Your statement contradicts itself: there is a pool of volunteers, — they are the ones maintaining NPM packages to begin with. In fact, the author of event-stream has given control to another person, because he believed, that the guy was an ordinary volunteer like himself. Unfortunately, the reality is a bit more complicated than just that: people will voluntarily help you to maintain your projects, but only if they share your goals. Ideally, one should ensure, that the to-be-maintainer has invested a lot of effort in the project they are trying to take over — reported issues, fixed bugs, added features etc. for considerable amount of time. In other words — ensure, that they can contribute to the project in significant way and move it forward. Otherwise, what is the point of transferring maintenance?!

We’re colliding on English imprecisions. I distinguish growth (all unnecessary work) from maintenance (only necessary work: fix serious bugs, no new features, minimize rewrites). My use is the latter, not the former.

There should be well known best practices to signal that a repository is not maintained. Example: archiving the repo (it becomes read only). Then somebody forks it and updates the NPM registry with the new repo.

If you no longer want to maintain a package, and you do not have a trusted source to hand it off to, the right thing to do is let it wither.

If the package remains relevant, someone will eventually fork it. The burden of trust is no longer on your shoulders.

The problem is that everyone is trying to push everything to one side. That's just not stable. Yes, the maintainer SHOULD (but doesn't have to) make a hand-off explicit at a minimum. Yes, people should take responsibility for ensuring their packages are (and remain) legit. But both of these can break down.

It's like litter. It is not realistic to have anyone clean up everyone's trash. It's also not realistic to expect that things remain clean if everyone only picks up their own trash. Everyone needs to clean up their own trash and a little bit more, to compensate for the burps in the system.

> Isn't adding another potentially unknown maintainer generally better for the community than a project dying?

No, not if the project becomes malicious. I'd rather it died and I switched to an alternative I can trust.

Maybe a compromise would be some sort of obvious notification (via the website and also via the npm cmdline software) if a maintainer changed.

> Isn't adding another potentially unknown maintainer generally better for the community than a project dying?

no. What does "a project dying" even mean? The code still runs, and will for the foreseeable future. If it was half complete, then that would be bad, but this was clearly a complete solution. Let it remain complete. This was a quick way on dominics part to kill the project actually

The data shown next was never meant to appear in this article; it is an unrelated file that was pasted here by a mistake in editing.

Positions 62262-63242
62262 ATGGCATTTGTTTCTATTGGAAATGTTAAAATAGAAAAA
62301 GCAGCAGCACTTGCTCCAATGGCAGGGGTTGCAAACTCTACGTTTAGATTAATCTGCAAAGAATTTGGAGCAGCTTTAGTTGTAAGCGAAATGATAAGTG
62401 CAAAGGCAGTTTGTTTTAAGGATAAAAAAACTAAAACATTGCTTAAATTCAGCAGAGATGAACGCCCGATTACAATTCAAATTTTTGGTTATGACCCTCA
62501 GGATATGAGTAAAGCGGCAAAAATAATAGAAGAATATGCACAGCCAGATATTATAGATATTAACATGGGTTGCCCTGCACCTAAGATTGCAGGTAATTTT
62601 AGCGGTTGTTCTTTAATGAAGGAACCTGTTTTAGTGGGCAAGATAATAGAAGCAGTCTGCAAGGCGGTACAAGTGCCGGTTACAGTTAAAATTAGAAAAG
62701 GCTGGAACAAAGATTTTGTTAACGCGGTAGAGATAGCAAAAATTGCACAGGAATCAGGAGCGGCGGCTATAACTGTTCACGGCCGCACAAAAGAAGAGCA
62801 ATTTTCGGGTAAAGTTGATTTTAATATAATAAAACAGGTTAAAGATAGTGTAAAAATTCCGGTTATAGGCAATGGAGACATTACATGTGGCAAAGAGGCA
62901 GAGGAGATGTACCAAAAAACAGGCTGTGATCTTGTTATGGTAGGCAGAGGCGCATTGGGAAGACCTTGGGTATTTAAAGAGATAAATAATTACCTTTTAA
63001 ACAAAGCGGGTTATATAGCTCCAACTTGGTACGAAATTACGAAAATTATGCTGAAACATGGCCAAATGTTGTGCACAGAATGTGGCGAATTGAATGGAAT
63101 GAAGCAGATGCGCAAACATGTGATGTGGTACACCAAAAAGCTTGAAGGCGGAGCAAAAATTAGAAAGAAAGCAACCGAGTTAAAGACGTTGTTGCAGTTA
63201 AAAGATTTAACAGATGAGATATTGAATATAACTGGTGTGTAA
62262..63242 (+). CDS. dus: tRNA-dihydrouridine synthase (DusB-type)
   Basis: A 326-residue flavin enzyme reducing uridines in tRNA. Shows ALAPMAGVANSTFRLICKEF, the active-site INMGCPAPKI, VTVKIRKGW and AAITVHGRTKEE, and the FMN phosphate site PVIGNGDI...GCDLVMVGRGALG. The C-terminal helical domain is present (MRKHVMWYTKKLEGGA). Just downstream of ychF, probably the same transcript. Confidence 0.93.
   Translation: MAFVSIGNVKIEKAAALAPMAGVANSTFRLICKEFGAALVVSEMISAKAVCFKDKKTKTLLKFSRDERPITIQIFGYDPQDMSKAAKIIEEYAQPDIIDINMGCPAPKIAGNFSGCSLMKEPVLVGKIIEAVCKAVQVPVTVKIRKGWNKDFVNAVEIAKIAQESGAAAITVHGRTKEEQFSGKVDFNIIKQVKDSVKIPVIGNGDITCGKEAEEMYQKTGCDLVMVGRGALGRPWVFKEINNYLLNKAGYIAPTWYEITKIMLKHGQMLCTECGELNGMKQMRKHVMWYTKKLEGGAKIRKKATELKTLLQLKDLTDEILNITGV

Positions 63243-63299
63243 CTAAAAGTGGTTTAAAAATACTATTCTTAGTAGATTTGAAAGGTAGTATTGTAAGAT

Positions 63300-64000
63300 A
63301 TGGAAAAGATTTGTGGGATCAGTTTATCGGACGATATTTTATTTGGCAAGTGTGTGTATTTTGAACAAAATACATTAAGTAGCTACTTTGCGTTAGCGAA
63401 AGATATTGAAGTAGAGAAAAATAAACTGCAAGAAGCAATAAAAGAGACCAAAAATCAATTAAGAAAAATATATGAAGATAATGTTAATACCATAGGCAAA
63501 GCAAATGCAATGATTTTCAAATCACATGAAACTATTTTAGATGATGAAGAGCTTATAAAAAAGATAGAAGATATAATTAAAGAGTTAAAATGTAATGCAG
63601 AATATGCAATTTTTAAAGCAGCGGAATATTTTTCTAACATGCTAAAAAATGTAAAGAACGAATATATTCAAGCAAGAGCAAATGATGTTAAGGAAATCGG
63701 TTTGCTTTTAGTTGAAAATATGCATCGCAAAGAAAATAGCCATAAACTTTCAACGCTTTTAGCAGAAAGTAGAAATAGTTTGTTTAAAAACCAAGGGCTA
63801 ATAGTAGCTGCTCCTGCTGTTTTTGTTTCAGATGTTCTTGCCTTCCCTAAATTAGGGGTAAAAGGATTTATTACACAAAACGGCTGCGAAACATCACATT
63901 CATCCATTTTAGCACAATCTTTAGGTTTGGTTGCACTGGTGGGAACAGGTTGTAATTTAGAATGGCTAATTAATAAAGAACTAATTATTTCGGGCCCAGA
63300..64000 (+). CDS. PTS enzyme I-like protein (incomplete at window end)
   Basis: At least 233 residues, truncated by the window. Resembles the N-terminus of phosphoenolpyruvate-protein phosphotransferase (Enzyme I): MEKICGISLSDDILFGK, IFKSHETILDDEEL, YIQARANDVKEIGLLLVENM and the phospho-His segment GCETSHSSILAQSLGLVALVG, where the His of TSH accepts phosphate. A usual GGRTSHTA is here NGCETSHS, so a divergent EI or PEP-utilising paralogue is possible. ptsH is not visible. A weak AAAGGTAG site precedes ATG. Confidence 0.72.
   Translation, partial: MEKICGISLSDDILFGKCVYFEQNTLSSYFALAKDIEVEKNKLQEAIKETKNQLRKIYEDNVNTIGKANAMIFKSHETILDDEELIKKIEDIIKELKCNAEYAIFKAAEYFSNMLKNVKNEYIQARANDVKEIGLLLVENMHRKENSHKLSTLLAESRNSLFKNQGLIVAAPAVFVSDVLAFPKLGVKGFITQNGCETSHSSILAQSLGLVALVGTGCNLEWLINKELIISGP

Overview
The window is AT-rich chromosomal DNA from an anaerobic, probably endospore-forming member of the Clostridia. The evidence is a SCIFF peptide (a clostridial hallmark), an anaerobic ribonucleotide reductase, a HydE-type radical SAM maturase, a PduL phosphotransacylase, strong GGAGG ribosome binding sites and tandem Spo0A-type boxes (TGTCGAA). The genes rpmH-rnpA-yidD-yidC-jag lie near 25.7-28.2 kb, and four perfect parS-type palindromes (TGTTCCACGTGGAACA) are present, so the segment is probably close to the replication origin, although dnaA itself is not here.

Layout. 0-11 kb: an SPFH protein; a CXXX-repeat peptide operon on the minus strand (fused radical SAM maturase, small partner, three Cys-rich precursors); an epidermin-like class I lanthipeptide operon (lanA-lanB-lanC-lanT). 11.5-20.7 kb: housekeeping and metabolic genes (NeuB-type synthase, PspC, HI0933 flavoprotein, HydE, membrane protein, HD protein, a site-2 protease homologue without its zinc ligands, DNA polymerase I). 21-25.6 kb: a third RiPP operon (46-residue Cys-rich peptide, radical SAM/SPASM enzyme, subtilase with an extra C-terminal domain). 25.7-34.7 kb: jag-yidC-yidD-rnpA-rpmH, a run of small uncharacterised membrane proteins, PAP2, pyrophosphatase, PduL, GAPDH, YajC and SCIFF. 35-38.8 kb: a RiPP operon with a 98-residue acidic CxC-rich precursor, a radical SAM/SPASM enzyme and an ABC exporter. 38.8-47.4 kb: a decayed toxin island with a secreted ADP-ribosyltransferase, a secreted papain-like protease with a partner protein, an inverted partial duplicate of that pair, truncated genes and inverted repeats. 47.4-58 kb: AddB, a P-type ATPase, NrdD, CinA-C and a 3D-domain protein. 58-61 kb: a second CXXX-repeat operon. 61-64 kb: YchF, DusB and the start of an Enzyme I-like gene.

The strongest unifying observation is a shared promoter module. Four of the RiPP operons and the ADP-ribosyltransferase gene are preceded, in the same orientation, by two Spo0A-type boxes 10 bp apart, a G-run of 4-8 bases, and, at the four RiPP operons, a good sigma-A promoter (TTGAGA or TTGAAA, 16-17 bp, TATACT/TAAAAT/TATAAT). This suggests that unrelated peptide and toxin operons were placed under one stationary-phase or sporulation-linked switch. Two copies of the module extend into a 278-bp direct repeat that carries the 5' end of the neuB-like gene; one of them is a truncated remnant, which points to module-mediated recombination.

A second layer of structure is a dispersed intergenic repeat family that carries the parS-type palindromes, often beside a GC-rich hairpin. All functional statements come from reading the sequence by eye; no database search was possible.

NPM repository is not "open source community". NPM is controlled by commercial organization ("npm, Inc."), which is fully capable of establishing rules, preventing package authors from selling to black hats (or even gifting for free to black hats). The author of the package could have formally given his Github repository to new maintainer without transferring package control . He didn't. Why? — presumably, because there is nothing in NPM ruleset, preventing him from doing so. It does not matter if he was bribed or not — there is an obvious glaring hole in notion, that widely-used digital assets may be covertly "gifted" to third parties.

This isn't the first time that has happened — the story with Google Chrome extensions being sold to hackers should have tought NPM, composer etc. a lesson. Maybe someone should finally sue them to drive the point home?

It's better if the new maintainer's intentions are altruistic. From @dominictarr, the maintainer:

> he emailed me and said he wanted to maintain the module, so I gave it to him. I don't get any thing from maintaining this module, and I don't even use it anymore, and havn't for years.

That's just plain irresponsible. He must have known how popular the library was. Taking ownership of browser extensions and common software libraries is becoming a very popular attack vector. Owners of these need to be a little more diligent when transferring ownership.

Perhaps there should be some sort of escrow jail for new maintainers where all changes are reviewed. Certainly better vetting needs to take place.

This is entitlement speaking, and it's clearly a solution that doesn't scale. Downstream must be responsible for only depending on software from reputable sources, there simply is no alternative.

I hate to have to do this, but the requirement runs right to the core of how this development model functions whatsoever:

I'd suggest one problem here is a user interface / packaging model issue: end users / downstreams may override the version choices made by their upstream dependencies. In the case here, the reputability of that upstream varied over time. Permitting version locking allows a chain of reputability to be exist, allowing a limited amount of trustworthiness to be imparted by upstream's selection of dependencies ("I trust this guy's package, so I trust all their dependencies too")

The real problem is that so far, open source has been mostly more responsible than closed source. mostly. So many companies and people just go 'eh' and accept the defaults rather than really digging in. Which, in a real way, means they get what they deserve, but on the other hand, what is the alternative?

I mean, personally, the alternative I like is a sort of hybrid model, where you pay someone else to do the vetting, like RHEL, but nobody I support is willing to stay within the RHEL package world, or to otherwise pay to really vet the packages they use, so it's defaults all the way down, and it usually works just fine! until it doesn't.